One of the things that I appreciate most about Wesley Seminary is the emphasis they put on forming their students spiritually in a way that doesn’t take away from the rigorous academic foundation. One way they show their dedication to spiritual formation is by including a spiritual formation course each semester alongside the core courses that shape the MDiv program. These courses take on a different focus each semester, challenging us to grow ourselves while also supplying the tools necessary to apply what we learn in our ministry context. One such emphasis was in the area of Goal Setting and Accountability, which focused on self-leadership.
If you are a pastor in any context, you quickly realize that self-leadership is necessary on many levels. This might be especially true if you are a recent college graduate or have entered the ministry from a more formal job setting. I remember leaving college and being thrust into the world of the pastorate, expected to manage my schedule with very little daily accountability in what I did with my time. This can come as a shock to many after the years of structure the education system or business world brings to one’s life. And while most pastors don’t set out to be lazy, poor time-managers, or lacking in boundaries or self-control, it can happen slowly and over time without the discipline and intentionality that comes with working on one’s inner life.
In his book Leading from the Inside-Out: The Art of Self-Leadership, Samuel Rima lays out four key areas we need to live out intentionally and with integrity in order to be effective leaders within our ministry context. If we fail to give attention to even one of these areas, not only will our effectiveness as a leader be compromised, but we may also hinder what God wants to do in and through us simply as one of His children.
Spiritual Self-Leadership. As a pastor, it is hard to argue against the need to be disciplined and intentional when it comes to spiritual self-leadership, and yet I have talked to enough pastors to know that it is very easy to allow this area of one’s life to fall to the wayside. We end up focusing on our ministry “to do” list and forget that our soul also needs to be cultivated. Rima points out, “There is no other aspect of a leader’s life that has greater impact, both positive and negative, on her exercise of leadership than the condition of her inner life.” When our heart is not right with or in tune with God and the leading of the Holy Spirit, we are not only more likely to burn out in the ministry, but we are more likely to allow sin to sneak in because we are not caring for our soul the way we should be. For me, this means participating in spiritual disciplines on a regular basis and making Bible Study and prayer a daily priority. The most effective leaders I know are men and women who make spiritual self-leadership a priority. Not only is it wise, but I might argue it’s a part of what it means to live out our Christian faith!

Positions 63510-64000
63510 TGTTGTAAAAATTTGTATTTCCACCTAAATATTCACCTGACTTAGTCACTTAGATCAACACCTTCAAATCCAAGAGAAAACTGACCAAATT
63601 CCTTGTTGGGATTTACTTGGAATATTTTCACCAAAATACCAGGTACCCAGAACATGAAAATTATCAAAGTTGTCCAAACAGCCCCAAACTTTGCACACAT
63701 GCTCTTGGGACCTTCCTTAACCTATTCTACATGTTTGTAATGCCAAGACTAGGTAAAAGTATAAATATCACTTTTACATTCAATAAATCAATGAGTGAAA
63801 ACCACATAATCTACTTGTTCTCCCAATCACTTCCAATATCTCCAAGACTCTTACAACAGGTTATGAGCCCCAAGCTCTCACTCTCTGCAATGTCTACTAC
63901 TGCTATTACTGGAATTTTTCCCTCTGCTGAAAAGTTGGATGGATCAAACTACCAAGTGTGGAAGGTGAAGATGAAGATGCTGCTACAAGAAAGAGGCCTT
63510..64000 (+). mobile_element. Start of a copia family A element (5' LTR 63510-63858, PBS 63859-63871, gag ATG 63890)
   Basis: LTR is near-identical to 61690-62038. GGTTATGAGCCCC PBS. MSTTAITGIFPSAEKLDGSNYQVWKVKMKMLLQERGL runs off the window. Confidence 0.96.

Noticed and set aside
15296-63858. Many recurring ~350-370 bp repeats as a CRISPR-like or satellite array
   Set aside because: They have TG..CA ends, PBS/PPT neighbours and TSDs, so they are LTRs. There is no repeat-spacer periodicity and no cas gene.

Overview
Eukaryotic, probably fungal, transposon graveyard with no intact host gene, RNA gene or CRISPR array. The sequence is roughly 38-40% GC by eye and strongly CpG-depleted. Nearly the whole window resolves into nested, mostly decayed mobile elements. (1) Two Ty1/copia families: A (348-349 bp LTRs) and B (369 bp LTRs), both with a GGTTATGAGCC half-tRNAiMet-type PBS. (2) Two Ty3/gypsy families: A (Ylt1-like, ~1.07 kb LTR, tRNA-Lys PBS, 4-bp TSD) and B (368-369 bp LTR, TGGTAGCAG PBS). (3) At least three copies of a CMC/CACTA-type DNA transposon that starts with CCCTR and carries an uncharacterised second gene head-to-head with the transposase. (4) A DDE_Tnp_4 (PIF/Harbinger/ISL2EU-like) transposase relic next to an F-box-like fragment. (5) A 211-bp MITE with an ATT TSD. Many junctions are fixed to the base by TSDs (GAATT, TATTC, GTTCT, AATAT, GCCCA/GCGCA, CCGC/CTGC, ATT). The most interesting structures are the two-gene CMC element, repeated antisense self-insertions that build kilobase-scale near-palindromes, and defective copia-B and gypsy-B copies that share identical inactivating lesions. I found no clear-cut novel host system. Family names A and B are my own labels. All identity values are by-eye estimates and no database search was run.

Emotional Self-Leadership. While it is impossible to be completely balanced emotionally, what is important is to be aware of where our weaknesses lay and how they affect our ability to lead and minister to others. Rima reminds us that “whatever is taking place on the inside of our life will ultimately work its way into public view in the form of moods, behaviors, attitudes, and actions that will undoubtedly have an impact on our exercise of leadership.” This doesn’t mean that we won’t feel emotions like anger, fear, worry, or depression; it means we will be self-aware enough to recognize when they are inappropriate responses to the circumstances of life and will be humble enough to face them head-on. This might require having people in your life that you’ve given permission to speak honestly to you when they see an area in your life that needs attention. It may require making time for prayer. But one thing is certain: if ignored, your emotional life will impact your ability to minister and lead effectively.
Physical Self-Leadership. I think many could easily be skeptical here because of our culture’s fixation on the body and obsession with how one looks. However, as Rima points out, “our body is the only tool we have with which to carry out the mission we have been given by God,” and as such, we should make an effort to take care of it. And not only that, but as leaders, we should set an example of a well-rounded life to those God has called us to lead. We don’t have to be Olympians, but keeping diet, exercise, rest, and our basic health and hygiene in mind will not only allow us to be more energized and focused in ministry, but will probably help us be more in tune with the other areas of self-leadership mentioned here.
Intellectual Self-Leadership. Scripture tells us repeatedly to seek after wisdom (see the book of Proverbs among other places), and the most effective leaders I know take this challenge seriously. And while it can be easy to become prideful in our knowledge, when pursued with the right spirit it can help us to continue to grow and develop in order to serve God more faithfully and effectively. Rima challenges us with this thought: “It has become too easy for leaders to simply adopt sound-bite positions they hear bantered about over the airwaves rather than to think deeply and critically about increasingly complex issues.” We are given the privilege of helping those we lead process and integrate life and faith, and as we process these things ourselves, it only prepares us more fully to help others do the same.
Self-leadership is important. Our goal is never to become legalistic in these areas, but to see them as a template for living a balanced, God-honoring life that allows us to fulfill the call God has place on us as leaders and ministers.
So what about you? Which areas are you strong in? Which areas do you need to be more intentional in pursuing? What steps will you take to make it a reality?